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from his printed work, that his teaching will satisfy the two-fold desire of man; that it will be enlightened with intelligent economic views and give men what they want to know when they go out to fight, but that also it will send them forth with a pennon as well as with a sword, to keep before their eyes in the long battle the little flutter that means ideals, honor, yes, even romance, in all the dull details.
ECONOMIC ELEMENTS *
I ENTERTAIN some opinions concerning the issues raised by your questions, and though not strictly responsive, I will state them.
The real problem is not who owns, but who consumes, the annual product. The identification of
. these two very different questions is the source of many fallacies, and misleads many workingmen. The real evil of fifty-thousand-dollar balls and other manifestations of private splendor is that they tend to confirm this confusion in the minds of the ignorant by an appeal to their imagination, and make them think that the Vanderbilts and Rockefellers swallow their incomes like Cleopatra's dissolved pearl. The same conception is at the bottom of Henry George's Progress and Poverty. He thinks he has finished the discussion when he shows the tendency of wealth to be owned by the landlords. He does not consider what the landlords do with it.
I conceive that economically it does not matter whether you call Rockefeller or the United States owner of all the wheat in the United States, if that wheat is annually consumed by the body of the people; except that Rockefeller, under the illusion of self-seeking or in the conscious pursuit of power, will be likely to bring to bear a more poignant scrutiny of the future in order to get a greater return for the next year.
* A letter written in response to questions and not intended for print, but reprinted here, as it was published in a magazine (1904).
If then, as I believe, the ability of the ablest men under the present régime is directed to getting the largest markets and the largest returns, such ability is directed to the economically desirable end.
I have vainly urged our various statisticians to exhibit in the well-known form the proportions of the products consumed by the many and those consumed by the few, expressed in labor hours or in any other convenient way. This would show whether private ownership was abused for the production of an undue proportion of luxuries for the few. I do not believe the luxuries would be one per cent.
It follows from what I have said that the objections to unlimited private ownership are sentimental or political, not economic. Of course, as the size of a private fortune increases, the interest of the public in the administration of it increases. If a man owned one-half of the wheat in the country and announced his intention to burn it, such abuse of ownership would not be permitted. The crowd would kill him sooner than stand it.
But it seems to me that if every desirable object were in the hands of a monopolist, intent on getting all he could for it (subject to the limitation that it must be consumed, and that it might not be wantonly destroyed, as, of course, it would not be), the value of the several objects would be settled by the intensity of the desires for them respectively, and they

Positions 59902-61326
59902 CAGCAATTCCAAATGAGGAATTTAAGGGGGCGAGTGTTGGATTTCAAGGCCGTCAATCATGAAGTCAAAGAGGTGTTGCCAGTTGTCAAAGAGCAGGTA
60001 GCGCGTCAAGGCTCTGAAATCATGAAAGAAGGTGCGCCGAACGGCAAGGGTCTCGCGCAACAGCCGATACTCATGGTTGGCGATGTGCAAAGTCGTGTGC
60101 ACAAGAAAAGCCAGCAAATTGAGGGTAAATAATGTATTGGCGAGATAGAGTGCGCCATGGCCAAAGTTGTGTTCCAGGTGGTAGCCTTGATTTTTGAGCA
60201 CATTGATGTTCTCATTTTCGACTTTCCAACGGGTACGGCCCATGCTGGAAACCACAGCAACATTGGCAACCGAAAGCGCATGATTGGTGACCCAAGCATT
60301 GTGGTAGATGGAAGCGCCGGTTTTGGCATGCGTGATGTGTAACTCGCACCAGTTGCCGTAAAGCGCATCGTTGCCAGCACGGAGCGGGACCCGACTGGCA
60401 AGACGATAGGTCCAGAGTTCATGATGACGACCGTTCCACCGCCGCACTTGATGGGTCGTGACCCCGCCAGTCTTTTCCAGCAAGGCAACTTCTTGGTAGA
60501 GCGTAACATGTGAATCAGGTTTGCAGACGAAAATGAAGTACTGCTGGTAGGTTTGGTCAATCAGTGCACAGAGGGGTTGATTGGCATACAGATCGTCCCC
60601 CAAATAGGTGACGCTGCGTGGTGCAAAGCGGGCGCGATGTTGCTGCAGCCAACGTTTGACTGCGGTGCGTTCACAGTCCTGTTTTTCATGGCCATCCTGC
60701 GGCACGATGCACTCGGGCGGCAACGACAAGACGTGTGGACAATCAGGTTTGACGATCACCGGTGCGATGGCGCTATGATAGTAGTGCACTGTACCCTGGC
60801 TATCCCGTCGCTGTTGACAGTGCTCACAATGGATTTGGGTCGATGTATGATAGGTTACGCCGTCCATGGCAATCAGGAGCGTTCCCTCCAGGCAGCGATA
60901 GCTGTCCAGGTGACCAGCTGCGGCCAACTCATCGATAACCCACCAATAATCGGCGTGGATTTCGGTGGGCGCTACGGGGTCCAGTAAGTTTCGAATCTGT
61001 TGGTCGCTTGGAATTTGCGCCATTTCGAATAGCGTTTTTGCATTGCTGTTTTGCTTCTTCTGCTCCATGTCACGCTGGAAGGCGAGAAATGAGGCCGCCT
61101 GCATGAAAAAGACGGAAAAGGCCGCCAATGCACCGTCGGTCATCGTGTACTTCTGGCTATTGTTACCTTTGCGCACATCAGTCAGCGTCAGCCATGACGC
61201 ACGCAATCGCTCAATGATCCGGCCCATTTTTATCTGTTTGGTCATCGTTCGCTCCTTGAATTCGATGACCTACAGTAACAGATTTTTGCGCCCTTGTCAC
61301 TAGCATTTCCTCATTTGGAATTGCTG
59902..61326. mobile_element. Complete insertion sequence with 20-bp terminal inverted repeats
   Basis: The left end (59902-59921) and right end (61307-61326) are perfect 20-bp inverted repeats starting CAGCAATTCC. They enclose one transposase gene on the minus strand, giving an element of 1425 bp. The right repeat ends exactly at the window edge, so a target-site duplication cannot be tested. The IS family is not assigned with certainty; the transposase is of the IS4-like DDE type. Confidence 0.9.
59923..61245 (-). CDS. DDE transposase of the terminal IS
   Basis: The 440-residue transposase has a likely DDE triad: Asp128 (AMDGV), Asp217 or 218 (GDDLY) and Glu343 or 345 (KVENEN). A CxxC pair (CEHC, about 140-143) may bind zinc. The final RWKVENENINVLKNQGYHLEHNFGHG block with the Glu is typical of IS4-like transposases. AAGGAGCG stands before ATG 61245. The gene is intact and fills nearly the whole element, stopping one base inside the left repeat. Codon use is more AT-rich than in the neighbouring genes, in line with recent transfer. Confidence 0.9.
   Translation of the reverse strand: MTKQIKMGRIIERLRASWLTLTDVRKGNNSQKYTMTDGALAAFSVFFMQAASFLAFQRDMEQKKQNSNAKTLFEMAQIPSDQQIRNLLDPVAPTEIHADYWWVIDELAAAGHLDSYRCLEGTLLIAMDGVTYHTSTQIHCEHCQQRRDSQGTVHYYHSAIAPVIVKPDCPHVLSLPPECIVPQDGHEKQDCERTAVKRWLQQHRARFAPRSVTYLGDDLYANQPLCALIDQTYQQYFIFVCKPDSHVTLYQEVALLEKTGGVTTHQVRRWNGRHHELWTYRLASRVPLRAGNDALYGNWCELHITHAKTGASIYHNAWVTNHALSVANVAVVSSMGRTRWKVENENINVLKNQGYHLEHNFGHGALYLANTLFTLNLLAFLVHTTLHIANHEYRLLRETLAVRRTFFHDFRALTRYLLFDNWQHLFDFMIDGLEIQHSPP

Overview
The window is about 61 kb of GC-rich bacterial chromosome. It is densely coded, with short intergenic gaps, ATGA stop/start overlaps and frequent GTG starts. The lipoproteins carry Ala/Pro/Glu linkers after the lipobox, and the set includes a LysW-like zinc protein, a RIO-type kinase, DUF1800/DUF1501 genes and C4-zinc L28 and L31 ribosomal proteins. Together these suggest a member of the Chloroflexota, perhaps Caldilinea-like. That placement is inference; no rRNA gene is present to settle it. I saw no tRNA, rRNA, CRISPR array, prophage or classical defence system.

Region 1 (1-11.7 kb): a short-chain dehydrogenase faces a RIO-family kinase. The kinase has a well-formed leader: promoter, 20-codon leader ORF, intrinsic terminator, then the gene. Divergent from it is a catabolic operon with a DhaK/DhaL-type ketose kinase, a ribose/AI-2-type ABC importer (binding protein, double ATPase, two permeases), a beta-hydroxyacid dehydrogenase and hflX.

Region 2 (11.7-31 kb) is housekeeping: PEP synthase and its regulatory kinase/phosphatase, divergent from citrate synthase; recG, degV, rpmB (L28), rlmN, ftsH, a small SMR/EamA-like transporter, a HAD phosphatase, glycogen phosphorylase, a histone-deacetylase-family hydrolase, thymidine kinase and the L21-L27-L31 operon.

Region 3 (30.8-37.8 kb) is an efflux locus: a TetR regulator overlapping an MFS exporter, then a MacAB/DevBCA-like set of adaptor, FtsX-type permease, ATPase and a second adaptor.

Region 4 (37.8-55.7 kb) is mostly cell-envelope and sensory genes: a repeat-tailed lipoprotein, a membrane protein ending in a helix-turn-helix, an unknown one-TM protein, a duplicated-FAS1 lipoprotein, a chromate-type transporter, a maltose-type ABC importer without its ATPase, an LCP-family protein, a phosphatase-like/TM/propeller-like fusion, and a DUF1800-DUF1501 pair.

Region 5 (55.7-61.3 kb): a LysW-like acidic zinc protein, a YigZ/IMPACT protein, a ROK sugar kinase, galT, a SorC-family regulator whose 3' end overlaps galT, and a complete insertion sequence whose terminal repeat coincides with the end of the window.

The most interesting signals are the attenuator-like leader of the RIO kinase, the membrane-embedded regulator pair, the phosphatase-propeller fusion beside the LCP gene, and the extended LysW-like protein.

would be consumed by those who were able to get them and that would be the ideal result.
The first question put,* if I may be permitted to say so, seems to me rather fanciful. I see no way of answering it intelligently, and if I am right, it appears to imply an acceptance of what I have already tried to show to be a fallacy or confusion.
So far as I can answer it, what I should say would be this: All that any man contributes to the world is the intelligence which directs a change in the place of matter. A man does not create the thing he handles or the force he exerts. The force could be got cheaper if the directing intelligence were not needed. The whole progress of the world in a material way is to put the need of intelligence further back. It is obvious that the intelligence of an architect contributes more to the change of form which takes place in a house than that of all the laboring hands. How can any one measure the scope and value of remote causes of change? How can I compare the present effect on the lives of men of the speculations of Kant and of the empire of Napoleon? I should not think it absurd to assert that the former counted for the more, though, of course, it is impossible to prove it. My practical answer is that a great fortune does not mean a corresponding consumption, but a power of command; that some one must exercise that command, and that I know of no way of finding the fit man so good as the fact of winning it in the competition of the market.
* Whether a man can render services entitling him to a fortune as great as some of ours in America.
I already have intimated my opinion that the owner of a great fortune has public functions, and therefore, subject to legal questions which I am not considering, should be subject to some negative restraint. Among others, I should like to see him prohibited from giving great sums to charities which could not be clearly justified as long-sighted public investments.
The only other question on which I desire to say a word is the nature of taxes in this connection. Taxes, when thought out in things and results, mean an abstraction of a part of the annual product for government purposes, and cannot mean anything else. Whatever form they take in their imposition they must be borne by the consumer, that is, mainly by the working
men and fighting-men of the community. It is well that they should have this fact brought home to them, and not too much disguised by the form in which the taxes are imposed.